See what I did there? Ah forget it.
I want to love Agents of S.H.I.E.L.D. I really do. Like a lot of comic fans my age, too young to remember the heyday of The Incredible Hulk, my entire life has passed without a real live comic book show on primetime.
But I just can’t get into it. Here’s why:
Make Mine Marvel (Pretty Please)- For a show that touts itself as MARVEL’s Agents of S.H.I.E.L.D., the show has precious little Marvel in it.
No superheroes, one (lame) supervillain so far, and almost no references to the greater Marvel Universe set the show light years apart from the Avengers world it was supposed to have spun out of.
At New York Comic-Con, showrunner Jeph Loeb explained that the writers were purposefully avoiding turning the show into an “Easter egg farm,” and they were trying to carve their own place in the Marvel Universe.
That’s fair. But putting Marvel in the title denotes that the show is connected to stories and characters that go back 50 years. That’s the strength of the Marvel brand. Without that, you might as well call the show “The New Man From U.N.C.L.E.” or “NCIS With Laser Guns.”
The show doesn’t need to throw in the kitchen sink every week, but would it kill them to throw fans a bone every now and then?
Plots That Go Nowhere- We get it, Tahiti is a magical place. But why should we care?
The mystery of Phil Coulson’s death may have been able to carry two or three episodes, but we’re into episode seven without even a hint of resolution in sight. If a clue was dropped here and there, or we had some inking that Coulson’s Lazarus act held wider implications for his team or S.H.I.E.L.D., perhaps we could be assured this mystery was heading somewhere. But right now it’s just hanging out there, with no trail of crumbs or sense of stakes, and interest is wearing thin.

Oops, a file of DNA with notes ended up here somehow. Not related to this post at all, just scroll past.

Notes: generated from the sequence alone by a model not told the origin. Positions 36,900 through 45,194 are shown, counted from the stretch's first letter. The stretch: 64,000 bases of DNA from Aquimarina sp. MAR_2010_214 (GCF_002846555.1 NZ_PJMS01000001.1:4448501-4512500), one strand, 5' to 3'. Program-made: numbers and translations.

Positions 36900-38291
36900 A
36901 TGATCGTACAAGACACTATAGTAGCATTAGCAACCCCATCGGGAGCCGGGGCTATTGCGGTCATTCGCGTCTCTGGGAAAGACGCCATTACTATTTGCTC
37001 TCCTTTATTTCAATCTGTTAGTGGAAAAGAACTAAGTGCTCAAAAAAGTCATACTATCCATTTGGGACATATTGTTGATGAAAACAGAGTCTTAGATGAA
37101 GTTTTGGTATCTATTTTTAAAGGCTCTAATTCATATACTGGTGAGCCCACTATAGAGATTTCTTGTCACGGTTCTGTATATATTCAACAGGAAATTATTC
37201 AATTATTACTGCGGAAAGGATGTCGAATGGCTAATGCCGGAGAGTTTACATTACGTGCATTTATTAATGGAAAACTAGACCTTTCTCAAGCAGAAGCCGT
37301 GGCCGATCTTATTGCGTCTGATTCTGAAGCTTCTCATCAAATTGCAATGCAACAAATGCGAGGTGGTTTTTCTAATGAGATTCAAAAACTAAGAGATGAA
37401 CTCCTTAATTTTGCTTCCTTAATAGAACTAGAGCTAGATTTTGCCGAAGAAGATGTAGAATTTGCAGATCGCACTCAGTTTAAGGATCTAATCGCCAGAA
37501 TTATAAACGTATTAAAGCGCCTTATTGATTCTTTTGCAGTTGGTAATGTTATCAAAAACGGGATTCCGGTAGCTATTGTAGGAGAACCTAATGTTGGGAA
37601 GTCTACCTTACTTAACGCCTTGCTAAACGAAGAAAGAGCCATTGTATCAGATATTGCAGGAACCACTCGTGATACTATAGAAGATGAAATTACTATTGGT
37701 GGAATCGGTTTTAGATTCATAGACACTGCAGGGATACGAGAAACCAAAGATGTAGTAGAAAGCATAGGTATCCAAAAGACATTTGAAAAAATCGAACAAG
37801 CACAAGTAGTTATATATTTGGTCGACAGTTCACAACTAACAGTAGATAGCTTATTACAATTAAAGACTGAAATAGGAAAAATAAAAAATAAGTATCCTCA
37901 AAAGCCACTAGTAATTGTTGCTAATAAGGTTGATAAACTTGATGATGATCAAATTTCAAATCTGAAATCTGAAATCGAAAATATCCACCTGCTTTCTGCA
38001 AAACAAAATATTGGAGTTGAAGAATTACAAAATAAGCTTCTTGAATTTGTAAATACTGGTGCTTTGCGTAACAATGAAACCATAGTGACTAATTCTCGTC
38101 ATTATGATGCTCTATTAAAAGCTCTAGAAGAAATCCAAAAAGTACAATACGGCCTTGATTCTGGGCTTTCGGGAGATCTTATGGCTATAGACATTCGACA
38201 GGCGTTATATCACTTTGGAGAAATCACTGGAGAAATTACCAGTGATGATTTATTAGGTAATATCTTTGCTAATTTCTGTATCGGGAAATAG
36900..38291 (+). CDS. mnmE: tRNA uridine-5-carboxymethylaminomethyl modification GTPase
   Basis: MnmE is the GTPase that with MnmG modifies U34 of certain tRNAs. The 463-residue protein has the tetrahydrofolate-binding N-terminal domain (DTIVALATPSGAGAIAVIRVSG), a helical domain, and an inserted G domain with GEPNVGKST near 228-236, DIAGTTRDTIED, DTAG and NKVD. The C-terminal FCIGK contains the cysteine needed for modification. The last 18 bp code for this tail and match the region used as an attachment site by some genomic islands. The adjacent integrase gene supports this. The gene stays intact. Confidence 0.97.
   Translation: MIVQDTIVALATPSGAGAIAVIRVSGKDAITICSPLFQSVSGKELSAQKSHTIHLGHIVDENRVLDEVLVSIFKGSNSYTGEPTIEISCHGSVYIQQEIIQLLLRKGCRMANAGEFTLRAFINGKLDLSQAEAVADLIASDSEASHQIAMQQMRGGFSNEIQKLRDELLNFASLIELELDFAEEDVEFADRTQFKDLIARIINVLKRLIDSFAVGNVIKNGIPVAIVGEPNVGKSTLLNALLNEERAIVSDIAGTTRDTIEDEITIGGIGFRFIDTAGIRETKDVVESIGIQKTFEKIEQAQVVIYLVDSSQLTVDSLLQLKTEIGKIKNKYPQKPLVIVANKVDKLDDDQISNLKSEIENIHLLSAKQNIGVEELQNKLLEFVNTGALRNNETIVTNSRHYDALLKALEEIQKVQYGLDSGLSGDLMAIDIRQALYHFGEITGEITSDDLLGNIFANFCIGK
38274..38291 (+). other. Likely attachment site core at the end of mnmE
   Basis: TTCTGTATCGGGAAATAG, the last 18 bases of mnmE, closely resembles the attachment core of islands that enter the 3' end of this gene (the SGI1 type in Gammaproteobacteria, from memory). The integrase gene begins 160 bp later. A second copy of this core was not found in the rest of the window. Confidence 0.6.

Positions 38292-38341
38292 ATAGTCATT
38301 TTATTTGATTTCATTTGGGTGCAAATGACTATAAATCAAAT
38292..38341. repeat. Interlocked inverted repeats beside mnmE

The less said about the secret of Skye’s mother, the better. She’s nothing even close to a sympathetic character, and if you couldn’t care less if she was dropped out of the plane without a chute, you certainly don’t give a rat’s behind who dropped her on S.H.I.E.L.D.’s doorstep. Although watching her mouse hover over a big, bold “REDACTED DOCUMENTS” folder (why not “OUR SHADY, SECRET STUFF” while you’re at it) did provide a little amusement.
And that leads right into:
Grating, Flat Characters– Were Skye and Ward really meant to be the glue holding this whole enterprise together? ‘Cause if so, we have a Level 8 problem.
Clark Gregg can do no wrong as Phil Coulson. We already knew that through years of Marvel Cinematic Universe familiarity. This show would be headed straight for the ABC graveyard alongside Work It without him, and for that we thank him.
I didn’t expect to like the FitzSimmons duo, but they’ve grown on me. Iain De Caestecker and Elizabeth Hentstridge may have the most chemistry among any pair on the show, and their characters have come a long way from their beginnings as irritating conveyors of Star Trek-esque technobabble.
Even Ming-Na Wen as pacifist ass-kicker Melinda May has her moments, though not nearly enough of them.
But Skye and Ward? Just no. How the two most annoying, one-dimensional characters on the show ended up getting the most screen time, I can’t figure out. It’s possible their characters will evolve into something closer to tolerable. But for now, Skye is defined exclusively by making the most illogical decision possible in any situation, and Ward lacks anything approaching a personality. And we’re supposed to wonder if they’ll get together? Nah.
Yes, an ensemble show needs time to find a comfortable place for its characters to settle. Watch an early episode of Supernatural or Buffy, and you see that there’s no kink that can’t be shaken loose in time. But this show is already so far behind, it’s tough to see how it can catch up to even the most modest expectations.
And if you want to complain about the grating, flat writer of this blog, have at it. I’m working on some kinks myself, and it would be nice to know someone at least read this.